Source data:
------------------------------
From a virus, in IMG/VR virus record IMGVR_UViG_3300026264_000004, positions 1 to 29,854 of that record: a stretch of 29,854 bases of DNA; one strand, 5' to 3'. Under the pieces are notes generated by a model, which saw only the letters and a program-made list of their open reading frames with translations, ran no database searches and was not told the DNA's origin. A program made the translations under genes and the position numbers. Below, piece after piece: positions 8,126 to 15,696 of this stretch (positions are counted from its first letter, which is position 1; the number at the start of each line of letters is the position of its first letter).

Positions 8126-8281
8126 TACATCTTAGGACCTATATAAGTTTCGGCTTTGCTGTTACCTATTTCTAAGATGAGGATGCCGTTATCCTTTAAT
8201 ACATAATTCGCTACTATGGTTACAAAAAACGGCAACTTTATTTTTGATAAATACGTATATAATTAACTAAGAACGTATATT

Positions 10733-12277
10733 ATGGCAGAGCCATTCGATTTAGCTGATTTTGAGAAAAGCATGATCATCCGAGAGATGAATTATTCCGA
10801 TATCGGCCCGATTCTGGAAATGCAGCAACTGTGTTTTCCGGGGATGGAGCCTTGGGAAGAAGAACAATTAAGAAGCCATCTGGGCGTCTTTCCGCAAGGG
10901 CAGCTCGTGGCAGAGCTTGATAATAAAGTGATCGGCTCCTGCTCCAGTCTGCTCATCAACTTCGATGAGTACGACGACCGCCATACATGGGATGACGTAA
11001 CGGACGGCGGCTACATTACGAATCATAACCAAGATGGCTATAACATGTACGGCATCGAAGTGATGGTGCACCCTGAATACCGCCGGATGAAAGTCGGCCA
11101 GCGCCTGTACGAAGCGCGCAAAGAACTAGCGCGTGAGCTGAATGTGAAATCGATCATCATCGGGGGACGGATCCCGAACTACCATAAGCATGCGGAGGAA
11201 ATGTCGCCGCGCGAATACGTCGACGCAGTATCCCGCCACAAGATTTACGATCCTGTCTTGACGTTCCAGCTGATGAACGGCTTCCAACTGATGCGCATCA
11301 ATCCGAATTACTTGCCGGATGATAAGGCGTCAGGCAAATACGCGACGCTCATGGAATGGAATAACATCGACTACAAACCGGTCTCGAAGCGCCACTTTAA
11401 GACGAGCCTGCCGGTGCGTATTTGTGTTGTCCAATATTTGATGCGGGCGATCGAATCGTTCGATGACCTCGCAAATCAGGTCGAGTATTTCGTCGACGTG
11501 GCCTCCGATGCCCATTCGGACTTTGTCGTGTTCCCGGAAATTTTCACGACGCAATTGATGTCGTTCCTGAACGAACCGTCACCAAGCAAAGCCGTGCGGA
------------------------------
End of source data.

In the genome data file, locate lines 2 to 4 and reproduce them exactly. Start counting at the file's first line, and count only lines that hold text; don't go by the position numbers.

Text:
Positions 8126-8281
8126 TACATCTTAGGACCTATATAAGTTTCGGCTTTGCTGTTACCTATTTCTAAGATGAGGATGCCGTTATCCTTTAAT
8201 ACATAATTCGCTACTATGGTTACAAAAAACGGCAACTTTATTTTTGATAAATACGTATATAATTAACTAAGAACGTATATT